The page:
CAIRO — The bodies of protesters shot to death by forces loyal to Moammar Gadhafi were left on the streets of a restive district in the Libyan capital Tuesday, an opposition activist and a resident said, while the longtime leader defiantly went on state TV to show he was still in charge.
The eruption of turmoil in the capital after a week of protests and bloody clashes in Libya's eastern cities has sharply escalated the challenge to Gadhafi. His security forces have unleashed the bloodiest crackdown of any Arab country against the wave of protests sweeping the region, which toppled leaders of Egypt and Tunisia.
The U.N. Office of the High Commissioner for Human Rights, citing sources inside the country, said Tuesday that at least 250 people have been killed and hundreds more injured in the crackdown on protesters in Libya. New York-based Human Rights Watch has put the toll at at least 233 killed. The difficulty in getting information made obtaining a precise figure impossible.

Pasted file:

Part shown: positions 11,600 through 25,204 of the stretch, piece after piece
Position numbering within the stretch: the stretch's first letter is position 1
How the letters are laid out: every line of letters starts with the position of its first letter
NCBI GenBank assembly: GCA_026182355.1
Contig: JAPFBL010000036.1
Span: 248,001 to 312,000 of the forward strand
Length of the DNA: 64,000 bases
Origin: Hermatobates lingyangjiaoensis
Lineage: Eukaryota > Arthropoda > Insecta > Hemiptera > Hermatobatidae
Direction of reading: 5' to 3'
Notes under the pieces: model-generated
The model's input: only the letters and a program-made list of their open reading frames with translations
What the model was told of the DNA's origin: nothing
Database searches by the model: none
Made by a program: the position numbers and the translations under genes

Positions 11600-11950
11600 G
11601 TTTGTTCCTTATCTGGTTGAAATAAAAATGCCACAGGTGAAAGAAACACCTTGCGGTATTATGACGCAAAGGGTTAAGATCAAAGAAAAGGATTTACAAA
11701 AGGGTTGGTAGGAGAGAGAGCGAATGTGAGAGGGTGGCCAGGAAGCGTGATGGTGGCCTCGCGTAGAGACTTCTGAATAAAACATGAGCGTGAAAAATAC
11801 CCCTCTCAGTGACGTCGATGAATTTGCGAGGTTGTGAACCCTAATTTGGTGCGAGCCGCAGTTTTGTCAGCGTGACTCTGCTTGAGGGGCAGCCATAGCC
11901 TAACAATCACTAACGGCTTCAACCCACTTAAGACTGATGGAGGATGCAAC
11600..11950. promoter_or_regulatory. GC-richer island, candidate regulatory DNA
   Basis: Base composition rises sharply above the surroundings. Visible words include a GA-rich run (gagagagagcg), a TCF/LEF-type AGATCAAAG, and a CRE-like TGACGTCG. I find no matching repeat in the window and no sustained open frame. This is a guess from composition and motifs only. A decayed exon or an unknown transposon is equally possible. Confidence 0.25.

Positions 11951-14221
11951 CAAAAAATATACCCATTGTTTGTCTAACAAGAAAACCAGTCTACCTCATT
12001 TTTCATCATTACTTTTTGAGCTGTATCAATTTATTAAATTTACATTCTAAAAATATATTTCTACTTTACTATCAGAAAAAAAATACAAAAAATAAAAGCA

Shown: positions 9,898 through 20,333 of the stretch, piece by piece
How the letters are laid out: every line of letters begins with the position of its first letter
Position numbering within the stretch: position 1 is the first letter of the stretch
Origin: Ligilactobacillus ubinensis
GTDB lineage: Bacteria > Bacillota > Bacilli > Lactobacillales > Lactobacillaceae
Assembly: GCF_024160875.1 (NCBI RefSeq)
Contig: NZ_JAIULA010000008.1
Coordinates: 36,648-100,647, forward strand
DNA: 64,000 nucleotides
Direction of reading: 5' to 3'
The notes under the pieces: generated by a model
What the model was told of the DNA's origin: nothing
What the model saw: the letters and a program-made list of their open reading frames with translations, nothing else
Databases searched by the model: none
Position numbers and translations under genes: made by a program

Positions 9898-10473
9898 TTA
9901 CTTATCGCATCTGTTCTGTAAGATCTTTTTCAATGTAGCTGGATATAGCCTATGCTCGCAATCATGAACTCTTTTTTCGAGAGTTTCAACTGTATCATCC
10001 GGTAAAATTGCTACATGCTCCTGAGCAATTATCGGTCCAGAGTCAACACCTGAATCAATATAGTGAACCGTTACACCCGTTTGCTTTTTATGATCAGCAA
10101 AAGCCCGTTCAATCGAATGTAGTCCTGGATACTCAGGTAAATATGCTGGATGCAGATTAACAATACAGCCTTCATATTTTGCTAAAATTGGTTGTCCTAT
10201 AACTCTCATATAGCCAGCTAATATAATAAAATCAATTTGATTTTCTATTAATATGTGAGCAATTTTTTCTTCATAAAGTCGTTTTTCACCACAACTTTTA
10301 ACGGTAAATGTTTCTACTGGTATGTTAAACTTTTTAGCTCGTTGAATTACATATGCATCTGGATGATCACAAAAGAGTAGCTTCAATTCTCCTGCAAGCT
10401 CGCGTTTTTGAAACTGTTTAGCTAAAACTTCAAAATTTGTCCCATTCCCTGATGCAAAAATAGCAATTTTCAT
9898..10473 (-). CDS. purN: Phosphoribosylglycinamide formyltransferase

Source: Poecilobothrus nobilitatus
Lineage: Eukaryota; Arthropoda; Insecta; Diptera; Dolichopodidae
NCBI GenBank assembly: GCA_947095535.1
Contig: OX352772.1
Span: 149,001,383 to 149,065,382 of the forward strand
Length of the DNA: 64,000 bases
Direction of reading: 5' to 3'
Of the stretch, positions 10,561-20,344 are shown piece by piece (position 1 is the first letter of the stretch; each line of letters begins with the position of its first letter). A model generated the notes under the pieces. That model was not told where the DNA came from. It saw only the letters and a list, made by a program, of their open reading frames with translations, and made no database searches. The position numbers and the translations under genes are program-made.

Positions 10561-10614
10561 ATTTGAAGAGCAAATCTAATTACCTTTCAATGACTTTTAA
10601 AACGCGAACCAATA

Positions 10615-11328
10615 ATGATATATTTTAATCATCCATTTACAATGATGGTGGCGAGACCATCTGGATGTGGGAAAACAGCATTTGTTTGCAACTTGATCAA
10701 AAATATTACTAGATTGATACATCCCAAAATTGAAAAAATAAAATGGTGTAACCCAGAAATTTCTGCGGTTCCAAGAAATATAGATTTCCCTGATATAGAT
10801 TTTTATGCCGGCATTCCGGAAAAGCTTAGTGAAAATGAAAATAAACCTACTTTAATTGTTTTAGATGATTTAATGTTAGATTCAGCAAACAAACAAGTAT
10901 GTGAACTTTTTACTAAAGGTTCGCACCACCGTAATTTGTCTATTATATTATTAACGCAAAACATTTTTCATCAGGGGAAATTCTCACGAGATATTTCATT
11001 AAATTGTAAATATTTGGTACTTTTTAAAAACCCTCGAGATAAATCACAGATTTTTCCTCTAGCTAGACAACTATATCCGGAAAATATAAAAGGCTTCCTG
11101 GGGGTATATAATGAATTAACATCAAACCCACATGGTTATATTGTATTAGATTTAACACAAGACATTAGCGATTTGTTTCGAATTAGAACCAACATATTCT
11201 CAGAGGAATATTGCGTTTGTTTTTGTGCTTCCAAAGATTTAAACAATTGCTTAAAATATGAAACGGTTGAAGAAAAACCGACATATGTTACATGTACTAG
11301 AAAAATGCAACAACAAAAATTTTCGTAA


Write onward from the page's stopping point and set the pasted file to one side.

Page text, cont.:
The head of the U.N. agency, Navi Pillay, called for an investigation, saying widespread and systematic attacks against the civilian population "may amount to crimes against humanity."
World leaders also have expressed outrage. U.S. Secretary of State Hillary Rodham Clinton called on Gadhafi to "stop this unacceptable bloodshed" and said the world was watching the events "with alarm."
Mohammed Ali of the Libyan Salvation Front and a Tripoli resident, who spoke on condition of anonymity for fear of reprisals, said scores of bodies had been left on the streets in Fashloum after the pro-Gadhafi gunmen opened fire the night before. Ali, reached in Dubai, and the resident said the gunmen shot at ambulances and some protesters were left bleeding to death.
Ali, who spoke to people in Tripoli, and the resident said inhabitants of the capital of some 2 million people were staying home Tuesday after the killings and warnings by Gadhafi loyalists that anybody on the streets would be shot.